Emirati who 'nearly died' losing 99 kilos advocates mental health Filed on January 22, 2021
Photo: Supplied

Weight loss used to be Essa Al Ansari's number one goal. Today, it's mental wellbeing.

An Emirati fitness influencer, who was recently hospitalised after a bout of overtraining led to an extreme eating disorder, is asking residents to prioritise mental wellbeing, while pursuing fitness goals.

Weight loss used to be Essa Al Ansari's number one goal. Today, it's mental health.

The 29-year-old has lost nearly 100 kilos over the last five years — 99, to be precise. But though his weight loss has been "completely natural" and achieved with nothing more than diet and training, Essa says he's developed severe anxiety of late due to the stress of trying to attain self-imposed goals.

KT readers may remember Essa from a 2017 interview in WKND that featured his inspirational weight loss story. At the time, he was already 70 kilos down. In August this year, however, Essa set a new target for himself.

"I wanted to be as lean and 'shredded' as I possibly could, and bring my total body fat down to just seven or eight per cent. No steroids, just right food and training," says the fitness advocate, who commands a following of over 273,000 on Instagram. "However, it was really important to me to do it all naturally, because that's what I'm constantly encouraging my followers to do."

In order to motivate himself, Essa booked himself a photo shoot, so he had a deadline to work towards. He also got himself a trainer and began following a rigorous diet plan of 5-6 meals a day, while training 2-3 times a day. "I had to be up at 3.30am in the morning for cardio and gym sessions, followed by another round in the afternoon. I couldn't eat anything except what was dictated by my meal plans and I lost my social life altogether, as I had to be in bed by 8.30pm every day."

The overtraining gradually led to depression, says Essa. Soon, he began experiencing several anxiety attacks in a day, together with breathlessness, dizziness and a racing heart. "I stopped going out, because I was scared the attacks would occur in public or while driving. Isolating myself at home made me even more depressed. Not being able to eat food I loved turned into an emotional rollercoaster."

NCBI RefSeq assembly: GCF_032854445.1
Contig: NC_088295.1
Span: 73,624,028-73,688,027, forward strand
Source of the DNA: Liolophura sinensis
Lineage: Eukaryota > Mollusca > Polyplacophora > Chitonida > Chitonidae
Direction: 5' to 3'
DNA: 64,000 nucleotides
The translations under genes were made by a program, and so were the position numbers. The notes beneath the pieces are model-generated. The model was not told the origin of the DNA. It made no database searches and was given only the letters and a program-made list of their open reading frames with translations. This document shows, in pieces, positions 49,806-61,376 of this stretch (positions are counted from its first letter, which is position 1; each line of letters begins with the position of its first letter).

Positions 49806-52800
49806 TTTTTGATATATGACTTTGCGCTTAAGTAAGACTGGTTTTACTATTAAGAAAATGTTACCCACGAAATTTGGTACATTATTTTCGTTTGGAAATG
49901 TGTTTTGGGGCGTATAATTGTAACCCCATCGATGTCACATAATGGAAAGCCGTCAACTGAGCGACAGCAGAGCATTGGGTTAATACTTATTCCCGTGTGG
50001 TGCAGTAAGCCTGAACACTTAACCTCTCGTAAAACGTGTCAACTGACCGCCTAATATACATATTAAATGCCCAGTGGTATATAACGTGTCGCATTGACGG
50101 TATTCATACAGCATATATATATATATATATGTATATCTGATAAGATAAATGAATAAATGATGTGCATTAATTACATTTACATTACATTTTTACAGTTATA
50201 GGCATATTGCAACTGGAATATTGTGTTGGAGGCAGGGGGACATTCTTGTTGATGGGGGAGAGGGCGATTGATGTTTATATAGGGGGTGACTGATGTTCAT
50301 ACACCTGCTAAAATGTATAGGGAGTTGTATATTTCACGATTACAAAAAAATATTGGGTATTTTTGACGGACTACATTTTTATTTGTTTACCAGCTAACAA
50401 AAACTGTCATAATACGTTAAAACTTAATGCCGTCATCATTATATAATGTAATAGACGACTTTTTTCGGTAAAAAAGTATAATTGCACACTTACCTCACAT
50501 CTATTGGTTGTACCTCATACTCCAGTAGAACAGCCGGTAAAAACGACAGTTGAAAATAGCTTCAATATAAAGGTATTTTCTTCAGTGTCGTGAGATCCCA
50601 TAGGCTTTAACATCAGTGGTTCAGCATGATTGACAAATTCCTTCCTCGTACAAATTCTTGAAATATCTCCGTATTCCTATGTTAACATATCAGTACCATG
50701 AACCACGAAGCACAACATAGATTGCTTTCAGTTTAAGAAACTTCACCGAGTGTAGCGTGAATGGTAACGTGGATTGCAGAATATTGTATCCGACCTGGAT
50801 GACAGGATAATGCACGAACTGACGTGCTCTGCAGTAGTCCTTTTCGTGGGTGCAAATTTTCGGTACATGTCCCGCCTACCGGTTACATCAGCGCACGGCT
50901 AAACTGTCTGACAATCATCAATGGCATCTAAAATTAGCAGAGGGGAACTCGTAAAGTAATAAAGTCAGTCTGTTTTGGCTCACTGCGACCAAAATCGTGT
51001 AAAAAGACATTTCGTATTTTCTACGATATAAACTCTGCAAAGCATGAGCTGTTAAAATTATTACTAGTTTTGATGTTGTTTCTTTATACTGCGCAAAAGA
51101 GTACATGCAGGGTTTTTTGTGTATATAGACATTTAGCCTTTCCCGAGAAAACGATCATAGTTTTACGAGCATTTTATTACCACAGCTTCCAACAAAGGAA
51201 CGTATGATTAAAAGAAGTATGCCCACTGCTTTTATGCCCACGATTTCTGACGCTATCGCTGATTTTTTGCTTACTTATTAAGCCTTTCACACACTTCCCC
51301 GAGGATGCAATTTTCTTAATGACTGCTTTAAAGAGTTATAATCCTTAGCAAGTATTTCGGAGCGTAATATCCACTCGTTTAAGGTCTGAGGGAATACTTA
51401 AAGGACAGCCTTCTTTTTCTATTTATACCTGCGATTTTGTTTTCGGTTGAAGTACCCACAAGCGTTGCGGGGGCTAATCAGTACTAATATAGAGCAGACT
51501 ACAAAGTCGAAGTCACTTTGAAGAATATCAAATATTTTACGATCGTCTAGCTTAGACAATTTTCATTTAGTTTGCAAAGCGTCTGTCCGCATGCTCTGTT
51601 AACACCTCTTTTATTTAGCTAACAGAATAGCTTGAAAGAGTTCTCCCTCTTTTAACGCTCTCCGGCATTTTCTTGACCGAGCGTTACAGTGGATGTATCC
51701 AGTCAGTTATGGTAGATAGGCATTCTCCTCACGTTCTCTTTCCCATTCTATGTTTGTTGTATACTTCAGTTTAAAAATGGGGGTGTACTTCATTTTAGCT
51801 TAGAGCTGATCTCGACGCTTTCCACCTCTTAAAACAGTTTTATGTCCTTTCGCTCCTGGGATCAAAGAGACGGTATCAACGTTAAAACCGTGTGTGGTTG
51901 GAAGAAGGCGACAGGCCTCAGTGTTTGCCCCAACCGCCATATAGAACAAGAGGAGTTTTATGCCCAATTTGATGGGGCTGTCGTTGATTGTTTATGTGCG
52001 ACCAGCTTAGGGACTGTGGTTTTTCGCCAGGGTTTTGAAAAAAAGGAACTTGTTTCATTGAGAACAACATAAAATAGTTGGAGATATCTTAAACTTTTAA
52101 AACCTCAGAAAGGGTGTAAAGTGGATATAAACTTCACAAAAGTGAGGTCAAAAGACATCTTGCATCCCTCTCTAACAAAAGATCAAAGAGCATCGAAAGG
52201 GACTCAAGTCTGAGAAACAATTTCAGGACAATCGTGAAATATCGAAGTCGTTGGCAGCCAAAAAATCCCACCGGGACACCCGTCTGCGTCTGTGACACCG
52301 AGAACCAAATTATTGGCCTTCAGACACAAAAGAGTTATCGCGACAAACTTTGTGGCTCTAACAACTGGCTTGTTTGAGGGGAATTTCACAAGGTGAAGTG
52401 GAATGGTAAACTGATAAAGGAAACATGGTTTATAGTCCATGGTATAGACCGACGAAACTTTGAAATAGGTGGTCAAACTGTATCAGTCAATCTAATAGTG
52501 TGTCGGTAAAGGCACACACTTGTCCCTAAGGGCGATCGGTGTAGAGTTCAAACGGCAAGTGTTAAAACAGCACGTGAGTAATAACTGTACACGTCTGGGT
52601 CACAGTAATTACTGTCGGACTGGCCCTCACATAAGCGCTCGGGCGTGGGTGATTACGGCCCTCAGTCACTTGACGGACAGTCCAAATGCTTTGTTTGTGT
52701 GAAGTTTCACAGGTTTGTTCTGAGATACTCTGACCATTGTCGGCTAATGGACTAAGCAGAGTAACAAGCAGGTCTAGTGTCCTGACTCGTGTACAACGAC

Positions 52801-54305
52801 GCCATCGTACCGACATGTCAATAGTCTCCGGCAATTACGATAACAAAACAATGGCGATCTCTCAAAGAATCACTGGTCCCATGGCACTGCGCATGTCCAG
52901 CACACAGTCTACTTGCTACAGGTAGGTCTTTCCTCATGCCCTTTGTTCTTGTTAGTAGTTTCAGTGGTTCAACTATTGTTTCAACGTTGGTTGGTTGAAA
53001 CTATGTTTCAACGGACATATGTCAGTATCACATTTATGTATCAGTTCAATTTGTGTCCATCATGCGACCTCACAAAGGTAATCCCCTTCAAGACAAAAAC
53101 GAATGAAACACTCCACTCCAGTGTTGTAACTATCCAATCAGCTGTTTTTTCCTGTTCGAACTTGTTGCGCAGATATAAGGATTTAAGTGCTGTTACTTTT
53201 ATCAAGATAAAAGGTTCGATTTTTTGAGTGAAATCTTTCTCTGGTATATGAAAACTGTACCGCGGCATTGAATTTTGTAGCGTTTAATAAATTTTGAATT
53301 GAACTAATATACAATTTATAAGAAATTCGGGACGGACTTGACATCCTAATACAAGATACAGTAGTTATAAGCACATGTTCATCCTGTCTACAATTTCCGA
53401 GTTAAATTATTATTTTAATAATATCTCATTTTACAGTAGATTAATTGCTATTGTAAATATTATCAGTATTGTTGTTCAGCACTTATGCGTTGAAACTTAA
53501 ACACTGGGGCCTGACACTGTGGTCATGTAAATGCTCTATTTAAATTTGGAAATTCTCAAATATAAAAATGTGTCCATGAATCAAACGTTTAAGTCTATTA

Because of his extreme diet, Essa began binge eating. "Every day, I would eat 8-10 doughnuts until I threw up. My anxiety started affecting my training, as I couldn't breathe."

It all culminated in early December, when a binge fest finally landed him in the hospital. "I was at a mall, having a meal with some friends. After some time, they left to go home — but I went on to have 10 doughnuts, two burgers, a milkshake and a cake. I got home and fell asleep, but woke up with the most painful stomach ache I've ever had in my life."

Essa was admitted to the ICU, where docs diagnosed him with acute pancreatitis, with levels over 900 U/L. Normal levels are usually below 160 U/L. "I never suspected the way I was eating was a problem till that day," he says. "I figured if I can burn the calories, I can eat as much as I want. But in hospital that day, I realised I could've died. It was a huge wake-up call that I had an actual disorder."

The TEDx speaker has since taken himself off his extreme diet, and is much happier for it. "I've been seeing a psychologist and a psychiatrist, which has really helped. My binge eating episodes have greatly reduced, and I even took a break from social media for a while to detox." Essa says he's taking it a step at a time now, going for simple morning walks and spin classes. "I'm training myself to have a new relationship with food, and also going to places I used to like — not just hitting the gym all the time."

He has also been very vocal about prioritising mental health over fitness — something he says he's been receiving a lot of flak for from others within the community. "Many of them want to know why I'm blaming it on training — but I'm just sharing my personal experience. In fact, despite the negative feedback, I've also had a lot of followers, especially trainers, reach out to say they've also been suffering from binge eating and anxiety."

Essa believes it's important to talk about mental health, especially as an Emirati — because it's "not addressed much in the Middle East". Life is too short to not seek help for mental health issues, he says. "Mental health trumps fitness and diet. Don't ever go on extreme diets," he adds. "Balance is key."


Karen Ann Monsy

A ‘Dubai child’, Karen has been writing for magazines for close to a decade. She covers trends, community, social issues and human interest features. Whether it’s overcoming disability, breaking stereotypes or simply relating the triumphs of everyday lives, she seeks out those stories that can uplift, encourage and inspire. You can find her favourite work at

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